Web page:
An almighty alien race, for whom matter, energy and form held no more secrets, finds a human who is near-death in a ship wreck, heal him and send him back. Added to that they send one of their own with him, as an observer to learn more about humans (seems the omniscience of the Shogleet has some gaps after all).
The man they rebuilt was an agent of Galactopol, an organization that fights against any form of change in certain human colonies on other planets, colonies that are stuck in some historical mode, like the feudal age of Arthurian Legend. The agent and the Shogleet go on three adventures, and always come back victorious. In the second and third adventure they’re aided by a female agent of Galactopol.
It feels as if the author wasn’t sure whether he wanted to write something funny or something more serious (in the sense of a serious adventure story, not something really deep). The outcome is something that is dumb and a pain to read. I’m not completely sure whether Phillifent wanted to mock some things with this book, or whether the silliness was unintentional in the first place, but the end result is just bad.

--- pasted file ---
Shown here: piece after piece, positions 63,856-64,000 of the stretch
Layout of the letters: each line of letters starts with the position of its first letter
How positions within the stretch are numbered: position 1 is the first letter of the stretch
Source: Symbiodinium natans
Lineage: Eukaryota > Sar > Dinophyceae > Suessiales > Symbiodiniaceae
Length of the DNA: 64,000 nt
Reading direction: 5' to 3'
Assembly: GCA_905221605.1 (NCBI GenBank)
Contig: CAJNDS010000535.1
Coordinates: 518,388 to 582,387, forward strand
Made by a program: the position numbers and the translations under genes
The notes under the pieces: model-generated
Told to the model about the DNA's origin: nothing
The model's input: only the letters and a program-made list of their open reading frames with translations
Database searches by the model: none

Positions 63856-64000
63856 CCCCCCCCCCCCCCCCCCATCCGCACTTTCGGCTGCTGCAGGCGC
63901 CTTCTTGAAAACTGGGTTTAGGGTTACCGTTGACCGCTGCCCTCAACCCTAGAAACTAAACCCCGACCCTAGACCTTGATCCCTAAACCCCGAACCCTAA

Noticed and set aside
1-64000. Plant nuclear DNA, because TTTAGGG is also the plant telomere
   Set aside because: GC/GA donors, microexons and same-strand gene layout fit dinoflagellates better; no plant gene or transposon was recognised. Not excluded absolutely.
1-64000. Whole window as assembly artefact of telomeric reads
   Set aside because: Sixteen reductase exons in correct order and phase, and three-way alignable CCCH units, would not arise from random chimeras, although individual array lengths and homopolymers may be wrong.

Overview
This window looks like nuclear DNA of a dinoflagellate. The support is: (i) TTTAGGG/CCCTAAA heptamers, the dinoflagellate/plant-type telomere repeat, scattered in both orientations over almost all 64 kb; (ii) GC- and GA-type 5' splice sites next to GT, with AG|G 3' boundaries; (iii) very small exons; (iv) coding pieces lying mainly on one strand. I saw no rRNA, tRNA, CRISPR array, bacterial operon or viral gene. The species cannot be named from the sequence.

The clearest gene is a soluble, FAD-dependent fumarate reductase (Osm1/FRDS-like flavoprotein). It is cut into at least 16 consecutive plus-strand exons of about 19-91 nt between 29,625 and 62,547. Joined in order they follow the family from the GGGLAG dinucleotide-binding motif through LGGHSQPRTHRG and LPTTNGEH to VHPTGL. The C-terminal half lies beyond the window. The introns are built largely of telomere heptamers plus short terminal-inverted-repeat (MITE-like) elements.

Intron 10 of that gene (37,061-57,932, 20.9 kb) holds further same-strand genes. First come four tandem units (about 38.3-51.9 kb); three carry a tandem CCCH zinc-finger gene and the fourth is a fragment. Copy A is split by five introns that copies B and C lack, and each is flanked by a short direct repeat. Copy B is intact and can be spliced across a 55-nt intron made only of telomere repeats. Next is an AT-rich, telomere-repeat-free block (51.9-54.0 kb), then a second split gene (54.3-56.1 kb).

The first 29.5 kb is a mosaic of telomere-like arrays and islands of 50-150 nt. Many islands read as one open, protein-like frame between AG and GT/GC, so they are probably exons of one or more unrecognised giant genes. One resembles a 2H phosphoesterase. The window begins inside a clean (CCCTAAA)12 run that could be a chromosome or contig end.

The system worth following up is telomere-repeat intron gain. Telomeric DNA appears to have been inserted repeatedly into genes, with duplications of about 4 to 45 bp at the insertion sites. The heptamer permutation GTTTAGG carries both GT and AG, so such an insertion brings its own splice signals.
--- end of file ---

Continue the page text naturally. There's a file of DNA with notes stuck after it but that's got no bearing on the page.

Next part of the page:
The Shogleet observer is a deus ex machina who solves all the plot problems, the male Galactopol agent is a moron of the first order, and the women in later chapters are some of the worst female characters I’ve seen in a book (I have a theory that they are an attempt to mock exactly that by other writers, but if that’s so, it fails to work on any level).